The arbitrators should, early in the proceedings, discuss among themselves the roles they will play in the proceedings leading up to the award. Arrangements among the arbitrators should be such as to assure that their capabilities and time are most effectively utilized. There should be a chairperson of the tribunal. The parties and the arbitrators should agree at the outset of the arbitration the extent to which the chairperson may rule alone on specified procedural matters, conferring, in his or her discretion, or as agreed on, with the other two arbitrators.
The tribunal should also consider, as the case proceeds, whether it is appropriate, in view of the circumstances of the case, to allocate specific duties to the co-arbitrators. For instance, in certain cases it might make sense to have each co-arbitrator assume initial responsibility for the consideration and analysis of particular components or elements of the case, such as certain legal or technical issues. The purpose would be for the tribunal to assure itself that it has, by the end of the case, a thorough understanding of all material factual and legal issues, it being understood that it is not intended that any arbitrator will assume the role of advocate for any party and that all arbitrators must obtain a thorough understanding of all material factual and legal issues in the case.
Should the tribunal wish to be assisted by a secretary or clerk, it should, before employing such person, inform the parties of its desire to have such assistance, disclose the background of and other material facts concerning any such person, check conflicts, propose to the parties how such person might be compensated and state clearly the role that it is proposed that he or she might play.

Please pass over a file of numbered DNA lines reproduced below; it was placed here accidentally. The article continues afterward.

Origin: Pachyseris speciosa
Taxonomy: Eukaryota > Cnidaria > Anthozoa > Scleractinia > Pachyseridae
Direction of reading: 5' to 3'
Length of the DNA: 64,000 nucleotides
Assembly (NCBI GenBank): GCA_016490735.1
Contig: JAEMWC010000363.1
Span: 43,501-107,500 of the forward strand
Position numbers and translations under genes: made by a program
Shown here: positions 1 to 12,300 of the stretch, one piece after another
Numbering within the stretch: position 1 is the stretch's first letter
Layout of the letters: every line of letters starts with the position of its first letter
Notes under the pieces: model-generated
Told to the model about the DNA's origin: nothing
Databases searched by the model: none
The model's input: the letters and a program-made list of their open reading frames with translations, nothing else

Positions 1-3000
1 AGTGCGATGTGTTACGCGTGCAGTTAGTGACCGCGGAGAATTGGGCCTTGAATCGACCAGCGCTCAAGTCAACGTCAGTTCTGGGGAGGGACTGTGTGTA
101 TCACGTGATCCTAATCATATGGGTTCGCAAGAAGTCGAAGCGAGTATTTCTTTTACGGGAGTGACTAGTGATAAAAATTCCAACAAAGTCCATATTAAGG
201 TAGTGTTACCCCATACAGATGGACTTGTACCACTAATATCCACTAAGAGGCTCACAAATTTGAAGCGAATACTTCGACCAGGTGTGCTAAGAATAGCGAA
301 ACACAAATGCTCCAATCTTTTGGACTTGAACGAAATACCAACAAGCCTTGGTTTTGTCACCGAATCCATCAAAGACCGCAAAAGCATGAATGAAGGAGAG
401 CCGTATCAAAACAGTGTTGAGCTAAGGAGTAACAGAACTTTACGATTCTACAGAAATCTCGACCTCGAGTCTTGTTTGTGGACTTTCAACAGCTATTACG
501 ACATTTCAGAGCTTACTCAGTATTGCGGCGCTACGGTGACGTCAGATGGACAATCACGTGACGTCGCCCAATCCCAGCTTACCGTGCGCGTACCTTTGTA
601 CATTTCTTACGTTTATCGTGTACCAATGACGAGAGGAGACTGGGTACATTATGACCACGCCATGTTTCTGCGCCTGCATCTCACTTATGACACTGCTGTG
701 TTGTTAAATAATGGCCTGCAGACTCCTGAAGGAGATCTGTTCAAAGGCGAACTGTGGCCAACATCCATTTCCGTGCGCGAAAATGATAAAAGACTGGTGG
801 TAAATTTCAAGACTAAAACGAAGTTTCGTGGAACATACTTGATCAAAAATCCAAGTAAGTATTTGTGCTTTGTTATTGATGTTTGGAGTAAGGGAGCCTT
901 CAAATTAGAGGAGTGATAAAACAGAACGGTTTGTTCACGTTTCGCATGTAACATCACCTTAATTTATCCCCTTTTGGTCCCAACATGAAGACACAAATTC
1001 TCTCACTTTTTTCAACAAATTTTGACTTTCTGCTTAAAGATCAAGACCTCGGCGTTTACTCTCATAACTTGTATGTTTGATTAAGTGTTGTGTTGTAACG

As the case moves forward, the tribunal may decide that certain arbitrators should take responsibility for drafting particular portions of the award. Thus, one arbitrator might assume responsibility for preparing, as the case proceeds, a description of the procedural events taking place. Similarly, another arbitrator might be given responsibility for developing, as the case moves along, a draft of the portion of the award that deals with the claims and positions of the parties. Such early work can expedite the drafting process and can enable the tribunal to obtain a clearer understanding of the importance of evidence they are receiving for their ultimate decision-
making, and possibly to guide the parties accordingly.The tribunal should ordinarily not consider itself obliged to apprise the parties of any assignments of the kinds set forth above that are internal within the tribunal.
2. ARRANGEMENTS BETWEEN THE TRIBUNAL AND THE PARTIES THAT WILL FACILITATE PREPARATION OF THE AWARD
In order to assure that the tribunal is in a position to issue an award expeditiously, the tribunal should give consideration to the following measures.